August 14, 2018 feature
DeepMind researchers develop neural arithmetic logic units (NALU)
The ability to represent and manipulate numerical quantities can be observed in many species, including insects, mammals and humans. This suggests that basic quantitative reasoning is an important component of intelligence, which has several evolutionary advantages.
This capability could be quite valuable in machines, enabling faster and more efficient completion of tasks that involve number manipulation. Yet, so far, neural networks trained to represent and manipulate numerical information have rarely been able to generalize well outside of the range of values encountered during the training process.
A team of researchers at Google DeepMind have recently developed a new architecture that addresses this limitation, achieving better generalization both inside and outside the range of numerical values on which the neural network was trained. Their study, which was pre-published on arXiv, could inform the development of more advanced machine learning tools to complete quantitative reasoning tasks.
"When standard neural architectures are trained to count to a number, they often struggle to count to a higher one," Andrew Trask, lead researcher on the project, told Tech Xplore. "We explored this limitation and found that it extends to other arithmetic functions as well, leading to our hypothesis that neural networks learn numbers similar to how they learn words, as a finite vocabulary. This prevents them from properly extrapolating functions requiring previously unseen (higher) numbers. Our objective was to propose a new architecture which could perform better extrapolation."
The researchers devised an architecture that encourages a more systematic number extrapolation by representing numerical quantities as linear activations that are manipulated using primitive arithmetic operators, which are controlled by learned gates. They called this new module the neural arithmetic logic unit (NALU), inspired by the arithmetic logic unit in traditional processors.
"Numbers are usually encoded in neural networks using either one-hot or distributed representations, and functions over numbers are learned within a series of layers with non-linear activations," Trask explained. "We propose that numbers should instead be stored as scalars, storing a single number in each neuron. For example, if you wanted to store the number 42, you should just have a neuron containing an activation of exactly '42,' instead of a series of 0-1 neurons encoding it."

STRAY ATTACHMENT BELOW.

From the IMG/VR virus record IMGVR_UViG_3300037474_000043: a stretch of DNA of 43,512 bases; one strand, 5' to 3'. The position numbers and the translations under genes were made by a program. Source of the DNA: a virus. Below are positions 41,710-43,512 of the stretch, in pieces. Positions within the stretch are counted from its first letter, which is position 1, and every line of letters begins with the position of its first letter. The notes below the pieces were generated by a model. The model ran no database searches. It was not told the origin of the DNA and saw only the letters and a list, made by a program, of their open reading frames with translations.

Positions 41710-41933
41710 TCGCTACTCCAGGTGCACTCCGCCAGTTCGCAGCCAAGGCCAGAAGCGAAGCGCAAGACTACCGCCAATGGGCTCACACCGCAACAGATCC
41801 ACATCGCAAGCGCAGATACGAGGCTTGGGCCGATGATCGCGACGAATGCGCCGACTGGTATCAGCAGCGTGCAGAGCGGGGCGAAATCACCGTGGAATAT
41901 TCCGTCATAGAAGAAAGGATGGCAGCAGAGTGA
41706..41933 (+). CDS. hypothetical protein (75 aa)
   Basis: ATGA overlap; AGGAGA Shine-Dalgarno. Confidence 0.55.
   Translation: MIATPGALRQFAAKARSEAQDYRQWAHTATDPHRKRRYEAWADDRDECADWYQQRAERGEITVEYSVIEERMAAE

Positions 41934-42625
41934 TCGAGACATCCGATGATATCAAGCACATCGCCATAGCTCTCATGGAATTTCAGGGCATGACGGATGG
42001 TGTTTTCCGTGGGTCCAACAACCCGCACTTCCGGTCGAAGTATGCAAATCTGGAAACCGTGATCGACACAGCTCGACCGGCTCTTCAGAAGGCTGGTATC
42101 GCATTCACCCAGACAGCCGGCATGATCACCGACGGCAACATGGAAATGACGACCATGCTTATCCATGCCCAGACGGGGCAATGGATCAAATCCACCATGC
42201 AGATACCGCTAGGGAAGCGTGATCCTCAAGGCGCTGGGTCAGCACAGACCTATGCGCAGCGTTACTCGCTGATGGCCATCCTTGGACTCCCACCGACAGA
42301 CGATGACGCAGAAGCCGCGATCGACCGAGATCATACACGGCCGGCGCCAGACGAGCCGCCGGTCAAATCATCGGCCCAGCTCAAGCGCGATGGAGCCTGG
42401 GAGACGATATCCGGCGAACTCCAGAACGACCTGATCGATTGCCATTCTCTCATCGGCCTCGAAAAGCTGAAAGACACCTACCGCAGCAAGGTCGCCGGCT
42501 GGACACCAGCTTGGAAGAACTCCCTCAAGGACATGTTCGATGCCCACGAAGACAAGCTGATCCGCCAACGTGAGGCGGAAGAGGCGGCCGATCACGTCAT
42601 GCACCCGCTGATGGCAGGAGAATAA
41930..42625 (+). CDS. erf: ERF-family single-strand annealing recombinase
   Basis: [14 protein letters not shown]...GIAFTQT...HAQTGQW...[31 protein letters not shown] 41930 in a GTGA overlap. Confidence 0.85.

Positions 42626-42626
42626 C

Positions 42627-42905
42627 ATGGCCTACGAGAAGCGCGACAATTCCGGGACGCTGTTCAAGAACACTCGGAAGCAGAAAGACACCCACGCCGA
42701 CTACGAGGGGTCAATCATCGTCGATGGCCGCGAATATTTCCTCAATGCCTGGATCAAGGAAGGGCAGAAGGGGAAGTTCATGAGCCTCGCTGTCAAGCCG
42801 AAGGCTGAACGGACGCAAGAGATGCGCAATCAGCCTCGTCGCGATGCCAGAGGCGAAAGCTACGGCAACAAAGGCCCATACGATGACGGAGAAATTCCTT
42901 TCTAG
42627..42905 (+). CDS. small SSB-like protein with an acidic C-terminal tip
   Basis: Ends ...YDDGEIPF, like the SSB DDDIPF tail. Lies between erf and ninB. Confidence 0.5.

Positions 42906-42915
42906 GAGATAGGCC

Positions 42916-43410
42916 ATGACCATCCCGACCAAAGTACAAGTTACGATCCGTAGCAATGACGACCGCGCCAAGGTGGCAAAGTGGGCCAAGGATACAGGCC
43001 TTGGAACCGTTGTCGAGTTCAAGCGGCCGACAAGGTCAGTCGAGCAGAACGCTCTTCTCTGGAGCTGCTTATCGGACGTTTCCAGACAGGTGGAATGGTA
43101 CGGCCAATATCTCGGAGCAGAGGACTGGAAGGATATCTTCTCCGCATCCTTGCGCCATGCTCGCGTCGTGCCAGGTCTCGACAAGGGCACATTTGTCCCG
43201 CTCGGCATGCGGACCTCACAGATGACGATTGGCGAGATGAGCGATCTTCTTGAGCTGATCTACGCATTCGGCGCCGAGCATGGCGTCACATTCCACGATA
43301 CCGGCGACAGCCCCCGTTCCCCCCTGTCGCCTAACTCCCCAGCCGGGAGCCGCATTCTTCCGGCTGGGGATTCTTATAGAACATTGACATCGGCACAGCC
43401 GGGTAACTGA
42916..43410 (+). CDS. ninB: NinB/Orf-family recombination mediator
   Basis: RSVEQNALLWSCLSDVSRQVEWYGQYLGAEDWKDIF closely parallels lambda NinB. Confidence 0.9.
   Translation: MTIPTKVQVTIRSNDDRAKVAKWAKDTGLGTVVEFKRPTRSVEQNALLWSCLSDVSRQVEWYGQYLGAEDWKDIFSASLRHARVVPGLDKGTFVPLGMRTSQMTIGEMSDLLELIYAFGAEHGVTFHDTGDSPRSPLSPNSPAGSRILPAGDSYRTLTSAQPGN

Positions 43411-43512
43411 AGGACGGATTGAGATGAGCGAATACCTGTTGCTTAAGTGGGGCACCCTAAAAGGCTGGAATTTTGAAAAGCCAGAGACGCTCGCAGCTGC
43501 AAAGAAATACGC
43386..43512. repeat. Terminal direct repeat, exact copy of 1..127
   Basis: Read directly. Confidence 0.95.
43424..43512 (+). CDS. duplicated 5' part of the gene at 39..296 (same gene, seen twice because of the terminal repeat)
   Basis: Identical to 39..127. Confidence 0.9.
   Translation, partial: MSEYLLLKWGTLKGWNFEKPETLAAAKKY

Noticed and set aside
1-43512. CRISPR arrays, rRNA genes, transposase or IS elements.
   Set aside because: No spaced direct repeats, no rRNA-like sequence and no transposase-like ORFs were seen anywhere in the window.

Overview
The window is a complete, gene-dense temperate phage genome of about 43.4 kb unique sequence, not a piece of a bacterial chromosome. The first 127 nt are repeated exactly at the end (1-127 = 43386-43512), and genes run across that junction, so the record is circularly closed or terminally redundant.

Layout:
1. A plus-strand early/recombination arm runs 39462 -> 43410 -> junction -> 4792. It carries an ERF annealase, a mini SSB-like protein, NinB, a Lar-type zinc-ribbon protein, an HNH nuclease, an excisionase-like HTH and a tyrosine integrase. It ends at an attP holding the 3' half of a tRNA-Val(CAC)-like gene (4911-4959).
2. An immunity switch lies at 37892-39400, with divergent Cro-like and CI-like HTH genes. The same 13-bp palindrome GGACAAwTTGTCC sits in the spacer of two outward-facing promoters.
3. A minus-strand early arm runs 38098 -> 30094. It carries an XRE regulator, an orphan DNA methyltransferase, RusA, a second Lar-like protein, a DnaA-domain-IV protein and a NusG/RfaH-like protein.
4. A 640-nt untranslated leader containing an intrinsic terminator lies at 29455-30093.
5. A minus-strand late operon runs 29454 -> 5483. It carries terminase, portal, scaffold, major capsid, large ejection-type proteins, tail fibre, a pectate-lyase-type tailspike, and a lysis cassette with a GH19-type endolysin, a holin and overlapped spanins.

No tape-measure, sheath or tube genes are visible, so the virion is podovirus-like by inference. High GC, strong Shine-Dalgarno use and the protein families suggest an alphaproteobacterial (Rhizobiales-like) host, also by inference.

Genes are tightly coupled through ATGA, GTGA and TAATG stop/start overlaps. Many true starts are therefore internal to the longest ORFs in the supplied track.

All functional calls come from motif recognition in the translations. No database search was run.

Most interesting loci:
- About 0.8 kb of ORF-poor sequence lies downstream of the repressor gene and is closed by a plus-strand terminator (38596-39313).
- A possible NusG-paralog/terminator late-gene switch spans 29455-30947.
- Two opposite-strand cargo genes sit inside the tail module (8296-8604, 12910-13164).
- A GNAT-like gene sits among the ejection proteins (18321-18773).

The researchers have also changed the way in which the neural network learns functions over these numbers. Rather than using standard architectures, which can learn any function, they devised an architecture that forward propagates a pre-defined set of functions which are seen as potentially useful (e.g. addition, multiplication or division), using neural architectures that learn attention mechanisms over these functions.
"These attention mechanisms then decide when and where each potentially useful function can be applied instead of learning that function itself," Trask said. "This is a general principle for creating deep neural networks with a desirable learning bias over numerical functions."
Their test revealed that NALU-enhanced neural networks could learn to perform a variety of tasks, such as time tracking, performing arithmetic functions over images of numbers, translating numerical language into real-valued scalars, executing computer code and counting objects in images.
Compared to conventional architectures, their module attained significantly better generalization both inside and outside the range of numerical values it was presented with during training. While NALU might not be the ideal solution for every task, their study provides a general design strategy for creating models that perform well on a particular class of functions.
"The notion that a deep neural network should select from a predefined set of functions and learn attention mechanisms governing where they are used is a very extensible idea," Trask explained. "In this work, we explored simple arithmetic functions (addition, subtraction, multiplication and division), but we are excited about the potential to learn attention mechanisms over much more powerful functions in the future, perhaps bringing the same extrapolation results we have observed to a wide variety of fields."
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